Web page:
Guest Blog by Domingo Cortinez
In Biscayne Bay, Miami, Florida, it is unknown why two micro algae blooms and one macro algae bloom have occurred in the last decade. But, these harmful algae left Biscayne Bay with an estimated loss of 51% of seagrass population and a general reduced visibility. While there is a list of chief suspects, including stormwater runoff, leaky septic tanks, and trash pollution, there is still no clear cut evidence pointing to one or multiple causes. One thing is certain, however: Biscayne Bay’s water quality is degrading and this degradation will have dramatic and negative consequences. Beyond the implied loss of marine life, worsening water quality will also result in a damaged local economy, especially for the residential island sitting in the northernmost part of this bay, Key Biscayne.
A large part of Key Biscayne’s revenue comes from its tourism and that tourism largely depends on water. Besides general activities that cannot be done without healthy water, like wake boarding or even just swimming at the beach, the whole charm of Key Biscayne relies on being a tropical paradise with beautiful waters. But, the part that includes “beautiful waters” (the waters I grew up with) is now at risk.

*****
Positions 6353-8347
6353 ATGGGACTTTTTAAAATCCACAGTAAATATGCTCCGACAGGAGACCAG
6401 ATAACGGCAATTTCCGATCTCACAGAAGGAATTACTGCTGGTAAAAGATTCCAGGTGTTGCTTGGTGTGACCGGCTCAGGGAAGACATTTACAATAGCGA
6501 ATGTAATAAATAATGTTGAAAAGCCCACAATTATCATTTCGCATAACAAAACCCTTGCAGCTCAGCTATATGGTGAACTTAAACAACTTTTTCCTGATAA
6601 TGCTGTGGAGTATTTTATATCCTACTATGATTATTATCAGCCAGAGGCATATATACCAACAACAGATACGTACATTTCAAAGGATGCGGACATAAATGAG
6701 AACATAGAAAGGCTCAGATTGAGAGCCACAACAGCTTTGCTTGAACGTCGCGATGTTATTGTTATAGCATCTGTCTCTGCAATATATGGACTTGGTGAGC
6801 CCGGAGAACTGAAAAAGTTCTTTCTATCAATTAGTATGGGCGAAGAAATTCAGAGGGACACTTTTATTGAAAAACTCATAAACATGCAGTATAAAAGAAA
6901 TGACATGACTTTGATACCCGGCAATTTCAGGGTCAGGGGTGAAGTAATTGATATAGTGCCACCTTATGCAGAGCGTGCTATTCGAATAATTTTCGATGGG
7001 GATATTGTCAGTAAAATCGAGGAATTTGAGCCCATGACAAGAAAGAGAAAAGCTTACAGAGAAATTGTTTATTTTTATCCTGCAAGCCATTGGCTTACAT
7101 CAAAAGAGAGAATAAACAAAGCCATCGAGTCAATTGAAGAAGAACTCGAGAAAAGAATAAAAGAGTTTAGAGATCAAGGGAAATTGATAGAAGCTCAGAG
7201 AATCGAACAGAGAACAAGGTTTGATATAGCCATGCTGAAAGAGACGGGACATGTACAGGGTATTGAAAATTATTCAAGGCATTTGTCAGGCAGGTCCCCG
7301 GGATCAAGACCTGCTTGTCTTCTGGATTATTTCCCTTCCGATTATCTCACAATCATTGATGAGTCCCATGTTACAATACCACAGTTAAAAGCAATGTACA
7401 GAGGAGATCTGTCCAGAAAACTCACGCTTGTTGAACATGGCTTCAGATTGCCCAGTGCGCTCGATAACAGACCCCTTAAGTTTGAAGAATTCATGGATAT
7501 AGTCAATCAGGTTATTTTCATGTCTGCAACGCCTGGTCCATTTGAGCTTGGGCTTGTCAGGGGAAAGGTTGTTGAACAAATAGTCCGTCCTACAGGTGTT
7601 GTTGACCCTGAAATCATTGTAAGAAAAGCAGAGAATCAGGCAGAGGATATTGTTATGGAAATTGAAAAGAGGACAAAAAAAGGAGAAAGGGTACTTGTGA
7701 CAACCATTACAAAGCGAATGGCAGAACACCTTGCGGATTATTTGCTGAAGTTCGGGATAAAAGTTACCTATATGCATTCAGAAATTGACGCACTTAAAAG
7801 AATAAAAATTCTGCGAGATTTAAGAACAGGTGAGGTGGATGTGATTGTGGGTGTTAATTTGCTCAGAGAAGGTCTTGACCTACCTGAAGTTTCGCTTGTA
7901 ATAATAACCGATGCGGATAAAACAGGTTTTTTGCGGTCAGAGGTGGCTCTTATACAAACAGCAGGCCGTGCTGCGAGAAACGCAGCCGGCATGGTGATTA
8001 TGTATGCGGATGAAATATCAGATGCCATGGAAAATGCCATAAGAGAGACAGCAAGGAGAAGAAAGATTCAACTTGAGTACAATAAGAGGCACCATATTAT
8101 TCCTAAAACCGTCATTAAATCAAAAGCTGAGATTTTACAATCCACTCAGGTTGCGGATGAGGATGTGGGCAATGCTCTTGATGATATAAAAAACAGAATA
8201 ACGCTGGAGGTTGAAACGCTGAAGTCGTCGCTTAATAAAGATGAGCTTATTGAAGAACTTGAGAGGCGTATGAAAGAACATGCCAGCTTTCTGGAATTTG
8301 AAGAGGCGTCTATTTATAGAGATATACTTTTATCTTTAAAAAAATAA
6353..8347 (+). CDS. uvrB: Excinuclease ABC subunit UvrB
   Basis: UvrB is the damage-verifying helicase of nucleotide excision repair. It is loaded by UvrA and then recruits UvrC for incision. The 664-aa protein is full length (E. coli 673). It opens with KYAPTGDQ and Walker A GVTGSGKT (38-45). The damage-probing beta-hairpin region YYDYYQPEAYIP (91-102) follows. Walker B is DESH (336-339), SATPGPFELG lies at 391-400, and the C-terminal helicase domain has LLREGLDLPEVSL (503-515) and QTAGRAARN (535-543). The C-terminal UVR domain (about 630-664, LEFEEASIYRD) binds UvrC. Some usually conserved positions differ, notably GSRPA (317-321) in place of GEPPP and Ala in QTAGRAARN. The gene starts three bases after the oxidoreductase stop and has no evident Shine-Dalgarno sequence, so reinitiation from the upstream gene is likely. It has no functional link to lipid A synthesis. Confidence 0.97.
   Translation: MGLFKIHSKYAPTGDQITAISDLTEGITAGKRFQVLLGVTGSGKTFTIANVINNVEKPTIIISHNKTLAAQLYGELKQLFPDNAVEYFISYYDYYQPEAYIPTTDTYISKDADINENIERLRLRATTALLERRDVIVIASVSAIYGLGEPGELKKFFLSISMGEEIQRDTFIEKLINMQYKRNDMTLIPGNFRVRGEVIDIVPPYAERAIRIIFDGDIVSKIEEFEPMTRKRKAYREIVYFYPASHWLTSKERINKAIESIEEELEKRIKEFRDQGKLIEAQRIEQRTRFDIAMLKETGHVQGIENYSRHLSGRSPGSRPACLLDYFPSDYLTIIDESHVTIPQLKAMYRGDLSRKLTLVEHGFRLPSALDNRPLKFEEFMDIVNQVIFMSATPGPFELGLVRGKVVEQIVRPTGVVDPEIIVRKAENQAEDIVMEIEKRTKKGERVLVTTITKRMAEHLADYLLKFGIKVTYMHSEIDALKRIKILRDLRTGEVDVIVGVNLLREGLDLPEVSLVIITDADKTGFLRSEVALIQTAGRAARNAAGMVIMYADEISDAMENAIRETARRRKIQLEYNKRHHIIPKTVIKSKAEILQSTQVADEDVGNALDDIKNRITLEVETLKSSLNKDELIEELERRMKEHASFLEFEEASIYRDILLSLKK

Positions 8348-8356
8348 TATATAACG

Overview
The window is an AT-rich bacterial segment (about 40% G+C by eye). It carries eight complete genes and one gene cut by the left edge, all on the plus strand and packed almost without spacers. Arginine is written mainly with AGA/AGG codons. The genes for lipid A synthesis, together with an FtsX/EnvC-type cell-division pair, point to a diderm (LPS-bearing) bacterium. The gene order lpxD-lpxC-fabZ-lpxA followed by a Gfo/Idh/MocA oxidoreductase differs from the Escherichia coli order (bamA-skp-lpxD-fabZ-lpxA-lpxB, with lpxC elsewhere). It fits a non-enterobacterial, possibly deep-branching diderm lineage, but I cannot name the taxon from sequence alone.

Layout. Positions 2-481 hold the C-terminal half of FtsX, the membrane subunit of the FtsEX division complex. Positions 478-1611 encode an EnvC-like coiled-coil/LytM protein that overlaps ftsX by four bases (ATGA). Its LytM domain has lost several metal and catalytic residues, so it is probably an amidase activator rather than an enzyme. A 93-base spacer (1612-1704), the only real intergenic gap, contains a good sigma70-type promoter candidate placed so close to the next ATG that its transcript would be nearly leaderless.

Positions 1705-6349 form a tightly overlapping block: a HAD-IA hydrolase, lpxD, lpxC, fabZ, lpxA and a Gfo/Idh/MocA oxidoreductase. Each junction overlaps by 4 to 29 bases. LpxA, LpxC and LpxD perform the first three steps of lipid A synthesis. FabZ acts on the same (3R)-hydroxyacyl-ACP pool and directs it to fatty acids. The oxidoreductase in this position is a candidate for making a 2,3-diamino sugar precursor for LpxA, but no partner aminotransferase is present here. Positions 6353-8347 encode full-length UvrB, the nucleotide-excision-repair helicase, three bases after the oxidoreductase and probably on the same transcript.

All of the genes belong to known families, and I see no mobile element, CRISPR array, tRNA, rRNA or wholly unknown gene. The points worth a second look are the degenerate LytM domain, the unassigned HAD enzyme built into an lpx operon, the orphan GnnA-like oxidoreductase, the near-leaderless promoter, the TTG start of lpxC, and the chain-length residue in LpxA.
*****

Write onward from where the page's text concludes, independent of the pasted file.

Because this island is home to me, I chose to begin monitoring my local water sources. Besides being an excellent excuse to visit my local beaches, testing water quality has also been super educational and fun. I’ve learned how temperature affects different parameters, the importance of oxygen, and the awesome sense that you get when you start mixing colored vials and you think you’ve become a mad scientist. All jokes aside, however, measuring our local water sources to better help protect them is probably one of the best things anyone can do for their local environments, so I’m glad I started and hope others do too.
Editor's Note: Domingo Cortinez is an inaugural EarthEcho Water Challenge Ambassador, a group of young leaders working to engage their communities in water quality monitoring and conservation efforts while increasing their knowledge of water science and gaining skills to expand their work in this field. To learn how you can join Domingo in taking action to protect waterways in your community, check out our EarthEcho Water Challenge resources.